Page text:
In November 2010, Chang announced the opening of his first restaurant outside the US in Sydney, Australia. Momofuku Seiōbo opened in October 2011 at the redeveloped Star City Casino in Southern-hemisphere. In an article with the Sydney Morning Herald, Chang was quoted as saying: 'I've just fallen in love with Australia. I'm just fascinated by the food scene in Sydney and Melbourne. People are excited about food in Australia. It's fresh and it's energetic.' The restaurant was awarded three hats from the Sydney Morning Herald Good Food Guide in its first year and was named Best New Restaurant.
In March 2011, Chang announced that he would be bringing Momofuku to Toronto, and opened it in late 2012. The restaurant is located in a three-story glass cube in the heart of downtown Toronto. Momofuku Toronto is made up of three restaurants, these are Noodle Bar, Daishō and Shōtō; as well as a bar Nikai. Daishō and Shōtō closed in late 2017, and the space was refurbished. A new Momofuku restaurant, Kojin, opened in the space in 2018.
Chang launched Fuku, a chain of fast food restaurants specializing in fried chicken sandwiches, in June 2015. In 2016, Chang launched his first digital-only restaurant, which offers a menu only for delivery in Midtown East and takes orders taken via an app named Ando. Later in 2016, Chang participated in a project hosted by a Silicon Valley startup named Impossible Foods. He prepared food that was later added on the menu of one of his restaurants, Momofuku Nishi, as a partnership between Impossible Foods and David Chang.
In June 2018, Má Pêche closed after operating for 8 years.
In 2010, he appeared in the fifth episode of Season One of HBO's Treme alongside fellow chefs Tom Colicchio, Eric Ripert and Wylie Dufresne. His presence on the show was expanded in the second season when one of the characters, a New Orleans chef who has moved to New York City, takes a job in his restaurant. Chang has also served as a guest judge on the reality show Top Chef: All Stars. In 2011 he was a guest judge on MasterChef Australia. Chang hosted the first season of the PBS food series The Mind of a Chef, which was executive produced by Anthony Bourdain and premiered in the fall of 2012. In September 2013, David appeared on a skit on the Deltron 3030 album, Event 2. In 2018, Chang created, produced, and starred in a Netflix original series, Ugly Delicious.Chang also appeared in 2 episodes of The Chef Show, produced by his friends Roy Choi and Jon Favreau.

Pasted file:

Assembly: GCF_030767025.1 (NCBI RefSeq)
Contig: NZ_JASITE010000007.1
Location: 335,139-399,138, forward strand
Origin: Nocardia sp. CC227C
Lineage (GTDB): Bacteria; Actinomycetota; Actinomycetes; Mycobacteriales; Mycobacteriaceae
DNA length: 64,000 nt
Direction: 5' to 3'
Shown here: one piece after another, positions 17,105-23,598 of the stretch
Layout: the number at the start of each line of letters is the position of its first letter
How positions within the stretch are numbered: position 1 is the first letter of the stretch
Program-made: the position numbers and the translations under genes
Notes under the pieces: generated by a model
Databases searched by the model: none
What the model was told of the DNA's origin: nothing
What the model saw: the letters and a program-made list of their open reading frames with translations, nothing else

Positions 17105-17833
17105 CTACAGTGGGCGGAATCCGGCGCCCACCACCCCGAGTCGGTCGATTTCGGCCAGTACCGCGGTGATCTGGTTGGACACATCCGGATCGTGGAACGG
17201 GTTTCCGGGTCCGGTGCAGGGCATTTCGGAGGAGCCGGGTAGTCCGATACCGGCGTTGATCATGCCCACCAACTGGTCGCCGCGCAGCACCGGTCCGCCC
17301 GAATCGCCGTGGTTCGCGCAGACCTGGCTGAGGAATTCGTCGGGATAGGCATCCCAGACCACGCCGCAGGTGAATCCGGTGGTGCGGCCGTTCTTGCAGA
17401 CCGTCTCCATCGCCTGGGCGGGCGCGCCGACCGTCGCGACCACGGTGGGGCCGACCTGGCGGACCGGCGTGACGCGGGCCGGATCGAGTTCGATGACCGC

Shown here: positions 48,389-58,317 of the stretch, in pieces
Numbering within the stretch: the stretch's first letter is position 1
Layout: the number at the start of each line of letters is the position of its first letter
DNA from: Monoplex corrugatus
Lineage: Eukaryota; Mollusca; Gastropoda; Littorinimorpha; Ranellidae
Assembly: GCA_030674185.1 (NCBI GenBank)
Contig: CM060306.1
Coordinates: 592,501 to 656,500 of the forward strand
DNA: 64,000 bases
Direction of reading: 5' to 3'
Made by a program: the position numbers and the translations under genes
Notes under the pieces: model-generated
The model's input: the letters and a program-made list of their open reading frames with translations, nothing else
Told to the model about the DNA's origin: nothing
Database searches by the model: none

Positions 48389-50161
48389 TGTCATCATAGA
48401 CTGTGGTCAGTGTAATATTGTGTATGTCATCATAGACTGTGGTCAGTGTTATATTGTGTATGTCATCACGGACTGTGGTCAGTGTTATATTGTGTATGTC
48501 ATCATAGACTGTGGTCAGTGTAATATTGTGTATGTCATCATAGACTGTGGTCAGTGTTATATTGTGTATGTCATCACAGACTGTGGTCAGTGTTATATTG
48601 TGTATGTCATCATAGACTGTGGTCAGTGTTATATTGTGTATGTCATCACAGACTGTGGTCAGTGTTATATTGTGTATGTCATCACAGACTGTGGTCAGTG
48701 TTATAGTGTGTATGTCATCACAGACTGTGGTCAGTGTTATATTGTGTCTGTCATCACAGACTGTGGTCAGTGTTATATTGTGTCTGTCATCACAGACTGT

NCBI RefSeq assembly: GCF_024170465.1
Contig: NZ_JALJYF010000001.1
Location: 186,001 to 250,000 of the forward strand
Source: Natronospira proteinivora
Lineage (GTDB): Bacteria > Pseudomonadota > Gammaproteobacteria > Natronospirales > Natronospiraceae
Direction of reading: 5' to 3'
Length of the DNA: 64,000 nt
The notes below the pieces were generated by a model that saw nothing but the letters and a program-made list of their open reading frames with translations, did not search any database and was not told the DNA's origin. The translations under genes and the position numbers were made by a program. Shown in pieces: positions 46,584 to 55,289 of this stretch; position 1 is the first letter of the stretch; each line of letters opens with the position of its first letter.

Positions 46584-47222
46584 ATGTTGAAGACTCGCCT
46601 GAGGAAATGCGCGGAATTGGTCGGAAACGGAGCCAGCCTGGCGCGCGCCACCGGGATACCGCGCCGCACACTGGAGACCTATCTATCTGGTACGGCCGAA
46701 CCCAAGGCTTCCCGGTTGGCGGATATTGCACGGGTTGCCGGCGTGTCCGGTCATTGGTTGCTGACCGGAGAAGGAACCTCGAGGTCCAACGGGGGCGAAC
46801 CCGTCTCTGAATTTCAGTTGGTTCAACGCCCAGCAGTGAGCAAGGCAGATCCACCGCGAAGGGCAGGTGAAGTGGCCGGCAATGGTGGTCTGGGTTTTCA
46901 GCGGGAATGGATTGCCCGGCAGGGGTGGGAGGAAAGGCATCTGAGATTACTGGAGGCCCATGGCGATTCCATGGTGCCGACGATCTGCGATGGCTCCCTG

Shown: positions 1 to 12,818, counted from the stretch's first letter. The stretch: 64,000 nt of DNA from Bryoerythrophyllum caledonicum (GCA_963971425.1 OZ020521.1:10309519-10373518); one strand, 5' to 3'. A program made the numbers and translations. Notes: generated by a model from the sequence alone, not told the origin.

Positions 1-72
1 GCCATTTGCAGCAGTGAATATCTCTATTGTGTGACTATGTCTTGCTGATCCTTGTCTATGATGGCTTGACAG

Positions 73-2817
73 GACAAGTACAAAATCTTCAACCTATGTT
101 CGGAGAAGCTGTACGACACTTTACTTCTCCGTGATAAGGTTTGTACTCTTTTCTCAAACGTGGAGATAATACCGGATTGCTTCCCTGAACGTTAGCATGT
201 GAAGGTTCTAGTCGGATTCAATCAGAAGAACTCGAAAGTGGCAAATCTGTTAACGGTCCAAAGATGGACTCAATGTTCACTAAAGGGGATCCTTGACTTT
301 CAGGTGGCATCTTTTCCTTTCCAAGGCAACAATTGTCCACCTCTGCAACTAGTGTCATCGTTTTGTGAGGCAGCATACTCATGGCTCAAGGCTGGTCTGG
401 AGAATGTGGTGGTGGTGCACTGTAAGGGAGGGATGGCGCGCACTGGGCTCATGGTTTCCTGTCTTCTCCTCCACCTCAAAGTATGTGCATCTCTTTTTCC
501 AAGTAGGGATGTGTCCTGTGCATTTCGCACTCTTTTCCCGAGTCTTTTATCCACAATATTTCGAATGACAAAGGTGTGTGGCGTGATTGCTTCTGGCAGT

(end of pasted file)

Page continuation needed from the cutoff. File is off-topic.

In summer 2011, David Chang released the first issue of his Lucky Peach food magazine, a quarterly publication created with Peter Meehan and published by McSweeney’s. The theme of Issue 1 was Ramen. Contributors included Anthony Bourdain, Wylie Dufresne, Ruth Reichl, and Harold McGee. The theme of Issue 2 is The Sweet Spot, and Issue 2 reached #3 on the NY Times bestsellers list. Contributors to Issue 2 include Anthony Bourdain, Harold McGee, Momofuku Milk Bar’s Christina Tosi, Daniel Patterson and Russell Chatham. Issue 3: Chefs and Cooks, was released on March 13 and was also a New York Times Bestseller. Each subsequent issue has continued to focus on a particular theme.
Epicurious described Chang as having a "bad-boy attitude" for having no reservations or vegetarian options. Chang created a controversy in 2009 by making dismissive remarks about California chefs, telling Anthony Bourdain "They don’t manipulate food, they just put figs on a plate.”